Nick Cave has torn up the Nick Cave rule book and started afresh with the Bad Seeds’ new album Push the Sky Away. “We wanted to do something radical, and it’s about us shaking stuff up,” he tells SINEAD GLEESON
In a Paris hotel, Nick Cave is trying to order a sandwich. From an interconnecting room, he asks for ham and mustard. “Is that jambon – is that what you call it? What’s French for mustard?”
It’s already been a long day of interviews and matters are not helped by the fact that 16 hours earlier, Cave was jumping around a stage like a man 20 years younger. When he’s done with today’s press stint, he flies to Berlin for another launch tour show to promote the Bad Seeds 15th studio album.
Push The Sky Away is also the band’s first record without Mute, their label of three decades.
Cave, angular and wearing an immaculate pinstripe suit, stretches his legs. “Weirdly enough, people haven’t been asking about that. Mute were, and are, an amazing record company, but we wanted to do something radical, and it’s about us shaking stuff up. I feel a duty towards the Bad Seeds that goes beyond personnel or record companies. There is this collective thing that is important. It matters.”
Nick Cave and the Bad Seeds might sound like a singer and his backing band, but there is palpable intuition about the way the group plays together. The line-up has changed little in recent years, but in Paris, former member Barry Adamson stood in for drummer Thomas Wydler, who is ill. Blixa Bargeld exited the group 10 years ago, followed by Mick Harvey in 2009. Neither were fractious departures (“People in the band know I don’t kick members out”), and Cave admits that longrunning associations come with their own sense of finiteness.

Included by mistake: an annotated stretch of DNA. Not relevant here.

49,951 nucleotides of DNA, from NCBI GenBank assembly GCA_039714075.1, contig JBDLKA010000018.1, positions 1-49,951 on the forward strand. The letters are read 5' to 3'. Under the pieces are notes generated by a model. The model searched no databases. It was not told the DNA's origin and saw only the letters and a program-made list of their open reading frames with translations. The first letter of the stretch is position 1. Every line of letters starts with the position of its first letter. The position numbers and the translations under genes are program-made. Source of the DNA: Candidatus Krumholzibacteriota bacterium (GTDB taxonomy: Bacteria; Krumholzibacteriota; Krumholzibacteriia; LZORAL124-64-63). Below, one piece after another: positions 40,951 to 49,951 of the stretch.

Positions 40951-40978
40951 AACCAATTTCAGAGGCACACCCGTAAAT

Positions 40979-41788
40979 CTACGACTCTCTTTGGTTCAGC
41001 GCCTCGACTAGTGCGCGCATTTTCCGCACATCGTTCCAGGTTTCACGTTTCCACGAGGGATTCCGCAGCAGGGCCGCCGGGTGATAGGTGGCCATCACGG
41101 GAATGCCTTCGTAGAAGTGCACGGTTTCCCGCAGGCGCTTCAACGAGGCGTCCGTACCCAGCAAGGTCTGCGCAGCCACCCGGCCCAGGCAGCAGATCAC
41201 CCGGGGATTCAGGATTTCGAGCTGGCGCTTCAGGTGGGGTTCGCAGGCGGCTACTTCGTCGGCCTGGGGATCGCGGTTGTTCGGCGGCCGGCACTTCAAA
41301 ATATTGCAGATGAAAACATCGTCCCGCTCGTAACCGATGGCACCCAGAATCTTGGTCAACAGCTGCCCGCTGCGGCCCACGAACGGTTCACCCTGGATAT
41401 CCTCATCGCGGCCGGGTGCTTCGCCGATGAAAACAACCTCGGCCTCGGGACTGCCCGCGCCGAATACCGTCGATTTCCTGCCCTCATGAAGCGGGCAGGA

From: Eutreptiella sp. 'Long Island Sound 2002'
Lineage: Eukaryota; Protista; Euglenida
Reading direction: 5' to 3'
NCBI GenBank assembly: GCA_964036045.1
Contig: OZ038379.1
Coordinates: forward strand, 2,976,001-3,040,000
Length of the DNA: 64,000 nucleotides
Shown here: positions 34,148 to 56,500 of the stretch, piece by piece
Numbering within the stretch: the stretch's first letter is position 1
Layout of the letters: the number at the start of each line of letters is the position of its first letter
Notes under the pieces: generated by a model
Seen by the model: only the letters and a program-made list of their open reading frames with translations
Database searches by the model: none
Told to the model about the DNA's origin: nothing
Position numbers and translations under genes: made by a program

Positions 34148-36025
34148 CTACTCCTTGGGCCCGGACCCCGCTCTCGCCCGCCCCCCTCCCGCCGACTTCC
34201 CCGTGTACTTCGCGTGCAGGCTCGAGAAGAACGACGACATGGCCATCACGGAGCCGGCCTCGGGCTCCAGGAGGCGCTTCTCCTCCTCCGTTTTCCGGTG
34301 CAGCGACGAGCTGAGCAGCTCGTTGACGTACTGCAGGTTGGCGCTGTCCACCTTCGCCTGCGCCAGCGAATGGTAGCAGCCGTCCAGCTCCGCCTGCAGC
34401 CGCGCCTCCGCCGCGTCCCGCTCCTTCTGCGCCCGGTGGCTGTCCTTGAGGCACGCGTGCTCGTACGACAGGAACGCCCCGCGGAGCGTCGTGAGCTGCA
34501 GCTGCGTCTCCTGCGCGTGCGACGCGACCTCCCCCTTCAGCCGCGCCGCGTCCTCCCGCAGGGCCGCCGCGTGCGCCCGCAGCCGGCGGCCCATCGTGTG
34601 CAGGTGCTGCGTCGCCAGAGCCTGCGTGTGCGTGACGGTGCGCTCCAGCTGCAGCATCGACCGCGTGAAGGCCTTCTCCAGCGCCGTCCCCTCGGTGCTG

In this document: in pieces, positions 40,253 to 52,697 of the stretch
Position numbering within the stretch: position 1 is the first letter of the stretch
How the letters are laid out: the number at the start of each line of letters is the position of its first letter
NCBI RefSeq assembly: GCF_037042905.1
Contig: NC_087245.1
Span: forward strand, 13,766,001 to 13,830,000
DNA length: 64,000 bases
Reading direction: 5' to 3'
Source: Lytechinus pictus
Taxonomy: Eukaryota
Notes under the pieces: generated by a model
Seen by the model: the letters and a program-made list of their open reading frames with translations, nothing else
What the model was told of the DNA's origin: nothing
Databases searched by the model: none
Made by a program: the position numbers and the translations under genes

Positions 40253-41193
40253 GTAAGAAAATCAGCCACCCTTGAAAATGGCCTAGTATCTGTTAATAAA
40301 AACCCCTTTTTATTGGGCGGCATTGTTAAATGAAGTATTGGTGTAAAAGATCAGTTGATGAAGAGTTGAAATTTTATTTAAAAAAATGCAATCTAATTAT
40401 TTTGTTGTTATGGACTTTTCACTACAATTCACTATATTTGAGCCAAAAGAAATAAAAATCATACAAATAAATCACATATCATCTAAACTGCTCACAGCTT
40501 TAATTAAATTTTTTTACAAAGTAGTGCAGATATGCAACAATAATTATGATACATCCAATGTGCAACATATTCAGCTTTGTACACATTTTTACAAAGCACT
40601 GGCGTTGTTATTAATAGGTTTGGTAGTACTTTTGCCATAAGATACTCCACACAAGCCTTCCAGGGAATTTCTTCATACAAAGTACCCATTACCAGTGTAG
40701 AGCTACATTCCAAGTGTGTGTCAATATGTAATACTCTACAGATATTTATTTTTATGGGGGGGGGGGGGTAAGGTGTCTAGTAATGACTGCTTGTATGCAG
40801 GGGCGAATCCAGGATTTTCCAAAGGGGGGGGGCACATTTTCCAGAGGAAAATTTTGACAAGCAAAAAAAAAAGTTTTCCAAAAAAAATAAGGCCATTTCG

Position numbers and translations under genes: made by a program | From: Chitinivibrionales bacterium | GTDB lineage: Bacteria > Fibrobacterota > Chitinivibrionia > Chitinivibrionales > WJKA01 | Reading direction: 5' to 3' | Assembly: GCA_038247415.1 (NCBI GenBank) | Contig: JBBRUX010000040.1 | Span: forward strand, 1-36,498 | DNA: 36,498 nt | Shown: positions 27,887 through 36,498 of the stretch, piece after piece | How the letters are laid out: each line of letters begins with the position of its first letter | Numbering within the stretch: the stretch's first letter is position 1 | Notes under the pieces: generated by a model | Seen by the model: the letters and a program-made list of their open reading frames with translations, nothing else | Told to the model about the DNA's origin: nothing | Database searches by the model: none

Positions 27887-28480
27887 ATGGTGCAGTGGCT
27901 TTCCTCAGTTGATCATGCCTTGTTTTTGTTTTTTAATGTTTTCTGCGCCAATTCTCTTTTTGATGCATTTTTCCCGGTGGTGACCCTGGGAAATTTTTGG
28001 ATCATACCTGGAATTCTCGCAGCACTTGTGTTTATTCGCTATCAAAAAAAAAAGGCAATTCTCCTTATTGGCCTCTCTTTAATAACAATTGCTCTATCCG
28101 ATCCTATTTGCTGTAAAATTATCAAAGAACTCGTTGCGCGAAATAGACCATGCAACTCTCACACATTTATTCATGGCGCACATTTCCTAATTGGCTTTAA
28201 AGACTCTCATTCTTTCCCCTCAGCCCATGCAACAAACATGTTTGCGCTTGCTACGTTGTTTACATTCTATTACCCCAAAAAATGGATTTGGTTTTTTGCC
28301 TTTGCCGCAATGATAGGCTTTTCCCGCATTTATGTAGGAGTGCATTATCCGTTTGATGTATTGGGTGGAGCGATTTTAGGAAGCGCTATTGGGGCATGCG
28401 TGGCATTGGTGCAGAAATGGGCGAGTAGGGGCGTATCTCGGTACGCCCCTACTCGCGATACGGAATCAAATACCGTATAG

“It was very different, with Mick not being on this album. We had a long and fruitful collaboration, but it stopped working in the same way, as all collaborations do. With any member leaving the band, it provides an opportunity to do something different, and it’s doing something different that keeps the band alive.”
In terms of collaborators, Cave also namechecks Anita Lane, crediting her with “opening my eyes to the potential in me for a certain type of lyric writing”. His work with violinist Warren Ellis has extended to scores on Cave’s films Lawless and The Proposition, as well as The Road and The Assassination of Jesse James by the Coward Robert Ford.
“With Warren, it’s particularly different because I actually sit down, in the same room with him, and write songs – which I’d never done with Mick or Blixa. Musically, this record feels co-written – we don’t even know who wrote what bits. It’s the same with the film work. Whenever we say yes to anything, the first thing we ask ourselves is whether it’s good for us, in terms of keeping our relationship alive – because it’s so valuable to us.”